Woman and man kissing in a car

Time - Directed by Garrett Bradley

Black History Month at Watershed

Posted on Wed 30 Sept 2020

Some of the highlights in Watershed's October programme which foreground Black history, champion talent and celebrate Black voices

In 2017, Zahra Ash-Harper spent some time thinking about Black History Month and the specific and challenging questions it presents. Should we focus on one month, when we are trying to encourage an open and accessible venue all year round? Of course there is no simple answer and three years on we are still exploring the questions in her article.

However, Black History Month is a time to celebrate the contributions that people of African and Caribbean descent make to UK culture. And in this year of significant and welcome change in Bristol, a moment to amplify Black voices from our community.

Here are a few of the highlights in Watershed's October programme which foreground Black history, champion talent and celebrate Black voices:

Looking back

In our cinema programme, both Steve McQueen's Mangrove (7 Oct) and Rubika Shah's White Riot (22 Oct) look back on the racism of Britain's recent past, fusing history with contemporary relevance and fierce defiance.

McQueen's rousing, urgent story is one of five distinct films set in London's West Indian community between the 1960s-'80s commissioned by BBC. It tells the story of the Mangrove Nine, arrested and tried for inciting a riot in 1970 that exposed endemic racism in policing and the judicial process.

Rubika Shah's vital prize-winning documentary explores how 70s London protest movement Rock Against Racism (RAR) confronted British fascists head-on. An engaging, energising documentary, Shah brilliantly chronicles this confrontation, incorporating archive footage and contemporary interviews to create an evocative picture of what became a highly effective movement.

Celebrating now

Soul (11 Oct) is Pete Docter's first Pixar film since Inside Out, and this time he wonders where our core essence comes from. With an all-star cast that includes Jamie Foxx, Hamilton's Daveed Diggs, Angela Bassett and Tina Fey, Docter and co-director Kemp Powers have crafted a universal narrative that will appeal to all ages, and a universe that is as smart and life-affirming as it is funny and exciting. The perfect film for your heart, body and, well... soul.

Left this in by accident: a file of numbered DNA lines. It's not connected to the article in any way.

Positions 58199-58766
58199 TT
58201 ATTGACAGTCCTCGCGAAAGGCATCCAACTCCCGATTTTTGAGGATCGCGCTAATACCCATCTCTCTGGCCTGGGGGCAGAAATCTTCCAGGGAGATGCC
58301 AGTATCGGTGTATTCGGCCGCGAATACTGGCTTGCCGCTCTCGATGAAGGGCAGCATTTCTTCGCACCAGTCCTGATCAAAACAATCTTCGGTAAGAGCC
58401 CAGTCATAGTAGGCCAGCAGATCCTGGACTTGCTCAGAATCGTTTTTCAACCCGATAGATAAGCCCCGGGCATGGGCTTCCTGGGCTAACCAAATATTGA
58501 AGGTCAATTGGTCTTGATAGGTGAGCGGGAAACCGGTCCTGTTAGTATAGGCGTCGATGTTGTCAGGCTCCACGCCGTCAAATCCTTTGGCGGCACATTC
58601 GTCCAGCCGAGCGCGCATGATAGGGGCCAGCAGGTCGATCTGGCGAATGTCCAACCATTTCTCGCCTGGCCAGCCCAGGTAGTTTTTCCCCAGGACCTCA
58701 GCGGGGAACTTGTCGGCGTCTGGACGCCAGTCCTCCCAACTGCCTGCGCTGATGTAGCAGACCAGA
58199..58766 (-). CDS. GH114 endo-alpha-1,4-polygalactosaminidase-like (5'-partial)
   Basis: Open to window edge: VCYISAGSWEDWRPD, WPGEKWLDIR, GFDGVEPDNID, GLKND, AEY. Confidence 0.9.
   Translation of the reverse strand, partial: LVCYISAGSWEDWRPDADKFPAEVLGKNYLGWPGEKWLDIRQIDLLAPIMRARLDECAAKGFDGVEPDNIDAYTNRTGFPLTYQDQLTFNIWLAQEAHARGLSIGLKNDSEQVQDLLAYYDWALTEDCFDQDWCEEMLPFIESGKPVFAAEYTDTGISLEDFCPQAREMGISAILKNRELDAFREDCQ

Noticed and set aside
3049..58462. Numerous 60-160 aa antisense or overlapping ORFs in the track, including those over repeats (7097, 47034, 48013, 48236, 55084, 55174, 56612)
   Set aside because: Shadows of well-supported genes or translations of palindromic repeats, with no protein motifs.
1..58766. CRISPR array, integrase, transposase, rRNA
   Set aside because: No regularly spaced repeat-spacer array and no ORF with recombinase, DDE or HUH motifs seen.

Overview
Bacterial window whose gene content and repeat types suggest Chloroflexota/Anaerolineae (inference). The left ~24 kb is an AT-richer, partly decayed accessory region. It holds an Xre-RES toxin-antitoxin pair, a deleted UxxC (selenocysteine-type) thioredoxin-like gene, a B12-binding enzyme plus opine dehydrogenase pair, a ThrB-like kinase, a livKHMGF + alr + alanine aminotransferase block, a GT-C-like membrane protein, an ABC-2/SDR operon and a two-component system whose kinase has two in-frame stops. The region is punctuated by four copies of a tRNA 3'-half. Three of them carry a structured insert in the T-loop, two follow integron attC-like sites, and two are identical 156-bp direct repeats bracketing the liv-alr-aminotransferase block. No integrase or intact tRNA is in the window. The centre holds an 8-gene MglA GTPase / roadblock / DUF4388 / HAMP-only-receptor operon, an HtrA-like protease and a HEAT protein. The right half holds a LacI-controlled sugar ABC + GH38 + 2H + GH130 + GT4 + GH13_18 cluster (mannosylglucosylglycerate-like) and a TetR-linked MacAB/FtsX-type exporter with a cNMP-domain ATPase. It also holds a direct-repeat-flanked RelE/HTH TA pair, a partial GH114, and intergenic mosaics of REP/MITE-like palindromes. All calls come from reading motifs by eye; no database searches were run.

In the Pervasive Media Studio, The Residents podcast is available throughout October as a series of four podcasts exploring tech, arts, economy and health. Produced by Studio residents Will Taylor and Jo Kimber the first episode is 'The Residents are BAME-TASTIC' featuring Nikesh Shukla - author and screenwriter, Fozia Ismail - social anthropologist and supper-club host and Adibah Iqbal - Rife Mentor. Will and guests cover everything from lockdown, to the Black Lives Matter movement and most importantly community and hope - all themes that play a huge part in the lives of residents of the Pervasive Media Studio community.

Looking forward

From the cinema programme to Rife (our young people's platform ) Watershed has always championed new voices and talent.

Garrett Bradly is one of the most exciting filmmaking voices to emerge in recent years - her new film Time, which won her the Best Director award at this year's Sundance Film Festival, screens at Watershed on 11 Oct. Enduring love and social justice lie at the heart of this poignant documentary about a single mother's battle for the release of her incarcerated husband. Enhanced by stunning black and white photography and an evocative Blues score, Time is an epic personal journey of hardship and hope, revealing the devastating effects of mass incarceration on Black communities in America.

Rife, which champions and advocates for young creative voices in the city, has commissioned six young black photographers to share their work. The photographers have covered a range of genres that include fashion, portraits and photojournalism. All of them have a distinctive style and way of approaching their work. We're kicking off with Manoel Bolutife Akure's series from the Black Lives Matter Protest in June, who said of this series:

"I felt a duty to document those moments. They will go down in history. As a black man documenting it, I felt like finally people were standing with me."

And as October draws to a close, our free Pervasive Media Studio Lunchtime talk on 30 Oct is by residents Imwen Eke and Camille Aubry with technologist Takita Bartlet exploring the role of digital tools in creating cultural relevance in both physical and virtual spaces - starting with the inclusion of Black African and Caribbean voices.

For a wider selection of events and projects for Black History Month from cultural organisations across Bristol - keep an eye out for Cognitive Path's Bristol Black History Month digital magazine coming soon.